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by Jessica Pasley | Thursday, Jul. 13, 2017, 9:28 AM
Anesthesiology has a long history of scrutinizing its practice and developing strategies for improvement.
In a recent prospective, observational study, 263 board-certified anesthesiologists from across the United States volunteered to participate as part of already scheduled continuing education simulation courses that focused on the management of life-threatening events. Participants were video recorded, allowing independent experts to rate the technical and behavioral performance of the clinicians.
The study — published this week in the Online First edition of Anesthesiology, the peer-reviewed medical journal of the American Society of Anesthesiologists (ASA) — identified opportunities to improve the emergency event management performance of all clinicians, according to the principal investigator and lead author, Matthew Weinger, M.D., professor of Anesthesiology, Biomedical Informatics and Medical Education at Vanderbilt University Medical Center (VUMC).
“Anesthesia care in the U.S. is safer than it has ever been,” said Weinger, director of the Center for Research and Innovation in Systems Safety at Vanderbilt. “We wanted to identify ways to make perioperative care even safer. Our study shows that medicine can still learn more from other industries about how they prepare systems and professionals to respond to unexpected life-threatening events.
“The American Board of Anesthesiology has recognized that the skills of practicing anesthesiologists need to be constantly developed. We wanted to prove that we could study performance in an accurate and reproducible way using simulated care at multiple sites. This study shows that there are opportunities for improvement and that further research to understand the performance of experienced practitioners is necessary.”
The study, “Simulation-based Assessment of the Management of Critical Events by Board-certified Anesthesiologists,” conducted by an interdisciplinary team from 12 academic institutions, sought to determine whether standardized, mannequin-based simulation can reliably characterize how experienced physicians manage simulated medical emergencies. The study’s focus was, first, to establish psychometric properties of the assessment methods and, second, to identify those aspects of event management that could be addressed in future graduate medical education, continuing medical education and practice improvement activities.
Participants attended a Maintenance of Certification training course at one of eight simulation centers endorsed by the American Society of Anesthesiologists. Each of the consenting volunteers participated in two 20-minute, standardized, high-fidelity simulated medical crisis scenarios. A second physician arrived to help about halfway through the scenario.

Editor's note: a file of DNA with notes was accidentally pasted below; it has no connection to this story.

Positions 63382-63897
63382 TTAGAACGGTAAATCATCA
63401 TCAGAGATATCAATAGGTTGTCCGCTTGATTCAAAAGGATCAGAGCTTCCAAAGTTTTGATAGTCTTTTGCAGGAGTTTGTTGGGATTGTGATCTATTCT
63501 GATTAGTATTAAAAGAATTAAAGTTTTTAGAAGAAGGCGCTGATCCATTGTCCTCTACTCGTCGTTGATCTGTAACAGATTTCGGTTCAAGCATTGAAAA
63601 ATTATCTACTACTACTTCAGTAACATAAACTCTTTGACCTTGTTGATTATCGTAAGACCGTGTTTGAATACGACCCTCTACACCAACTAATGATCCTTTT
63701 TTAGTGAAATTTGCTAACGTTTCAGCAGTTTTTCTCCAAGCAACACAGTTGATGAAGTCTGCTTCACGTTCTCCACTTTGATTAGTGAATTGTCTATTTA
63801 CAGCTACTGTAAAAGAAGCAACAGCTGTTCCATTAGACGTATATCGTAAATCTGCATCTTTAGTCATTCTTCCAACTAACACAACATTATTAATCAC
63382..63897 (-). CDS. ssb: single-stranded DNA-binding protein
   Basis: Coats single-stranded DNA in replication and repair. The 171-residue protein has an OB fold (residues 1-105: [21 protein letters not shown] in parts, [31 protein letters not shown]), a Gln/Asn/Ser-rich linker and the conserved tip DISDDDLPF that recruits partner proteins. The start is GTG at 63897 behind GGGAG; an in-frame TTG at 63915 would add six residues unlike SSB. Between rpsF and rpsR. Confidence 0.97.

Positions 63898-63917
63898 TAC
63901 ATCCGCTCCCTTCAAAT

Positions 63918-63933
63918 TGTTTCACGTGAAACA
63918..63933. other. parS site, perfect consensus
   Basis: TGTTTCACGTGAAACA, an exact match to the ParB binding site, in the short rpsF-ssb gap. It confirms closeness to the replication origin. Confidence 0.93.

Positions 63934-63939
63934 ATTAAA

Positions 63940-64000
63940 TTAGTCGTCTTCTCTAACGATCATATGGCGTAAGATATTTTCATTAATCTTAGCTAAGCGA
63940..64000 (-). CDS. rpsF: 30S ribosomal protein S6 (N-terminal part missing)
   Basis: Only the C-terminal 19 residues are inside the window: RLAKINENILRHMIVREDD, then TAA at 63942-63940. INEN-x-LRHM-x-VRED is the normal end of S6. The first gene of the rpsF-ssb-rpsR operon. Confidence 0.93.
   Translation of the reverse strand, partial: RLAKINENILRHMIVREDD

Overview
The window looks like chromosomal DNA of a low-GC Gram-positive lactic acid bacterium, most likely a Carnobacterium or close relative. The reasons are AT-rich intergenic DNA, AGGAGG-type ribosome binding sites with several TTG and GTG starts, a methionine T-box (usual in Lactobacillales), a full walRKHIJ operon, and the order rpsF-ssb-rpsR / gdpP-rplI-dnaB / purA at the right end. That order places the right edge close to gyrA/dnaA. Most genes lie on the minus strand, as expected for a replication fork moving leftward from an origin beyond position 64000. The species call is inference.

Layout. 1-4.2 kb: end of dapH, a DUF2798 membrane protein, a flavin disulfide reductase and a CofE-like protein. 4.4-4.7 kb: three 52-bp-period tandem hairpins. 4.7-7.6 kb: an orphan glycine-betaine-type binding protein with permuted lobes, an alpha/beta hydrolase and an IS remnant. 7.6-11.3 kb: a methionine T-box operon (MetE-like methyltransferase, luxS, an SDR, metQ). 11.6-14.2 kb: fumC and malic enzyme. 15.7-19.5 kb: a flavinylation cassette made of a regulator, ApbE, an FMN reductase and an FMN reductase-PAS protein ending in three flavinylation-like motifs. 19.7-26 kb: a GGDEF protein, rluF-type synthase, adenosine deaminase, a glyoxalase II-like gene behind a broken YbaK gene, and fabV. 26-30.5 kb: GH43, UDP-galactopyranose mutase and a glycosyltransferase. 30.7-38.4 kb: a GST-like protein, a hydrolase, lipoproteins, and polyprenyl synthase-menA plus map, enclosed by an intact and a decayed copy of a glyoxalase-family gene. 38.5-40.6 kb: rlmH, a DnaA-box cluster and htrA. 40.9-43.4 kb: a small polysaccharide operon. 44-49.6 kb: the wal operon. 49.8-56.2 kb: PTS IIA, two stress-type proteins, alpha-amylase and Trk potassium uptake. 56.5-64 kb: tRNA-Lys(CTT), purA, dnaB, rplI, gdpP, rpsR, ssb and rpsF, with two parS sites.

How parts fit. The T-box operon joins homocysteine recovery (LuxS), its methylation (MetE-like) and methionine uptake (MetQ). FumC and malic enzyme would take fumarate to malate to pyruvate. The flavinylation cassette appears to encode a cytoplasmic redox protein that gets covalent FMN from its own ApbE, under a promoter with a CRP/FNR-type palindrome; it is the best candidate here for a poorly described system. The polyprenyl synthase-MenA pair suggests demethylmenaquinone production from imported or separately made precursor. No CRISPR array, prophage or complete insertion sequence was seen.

In this study, approximately 80 percent of critical actions were carried out, with three-quarters of performances scored as average or better on the rating scales. In low scoring simulated care encounters, critical actions were more often omitted.
“One of our most important findings was that a very effective, and also relatively simple, action was calling for help. The arrival of a second caregiver nearly always improved overall performance.”
While the study methods were not able to determine competence, ability or skill of individual clinicians, the study was able to describe the spectrum of performance seen in complex simulations of well-known crisis events.
This study of a large sample of experienced physicians observed several specific areas for performance improvement during the simulations: failure to escalate therapy when the initial response was ineffective; failure to engage another team member, especially when action by that person was required; failure to use available resources like calling for help; and failure to follow evidence-based guidelines.
“The results suggest that processes and tools that enhance the ability of clinicians and teams to respond to acute events could be strengthened,” said David Gaba, M.D., a study co-investigator and professor of Anesthesiology, Perioperative and Pain Medicine at Stanford University School of Medicine. “As board-certified anesthesiologists, we are at the forefront of improving clinical care as a specialty by being self-critical and asking hard questions of ourselves.”
Simulation is an effective method to train and assess the crisis management skills for all clinicians, said Weinger.
“Continuous professional learning of things most critical to your practice is essential. This is a wake-up call for any clinician who is expected to manage life-threatening events that have time-critical expectations.”
Jessica Pasley, (615) 322-4747
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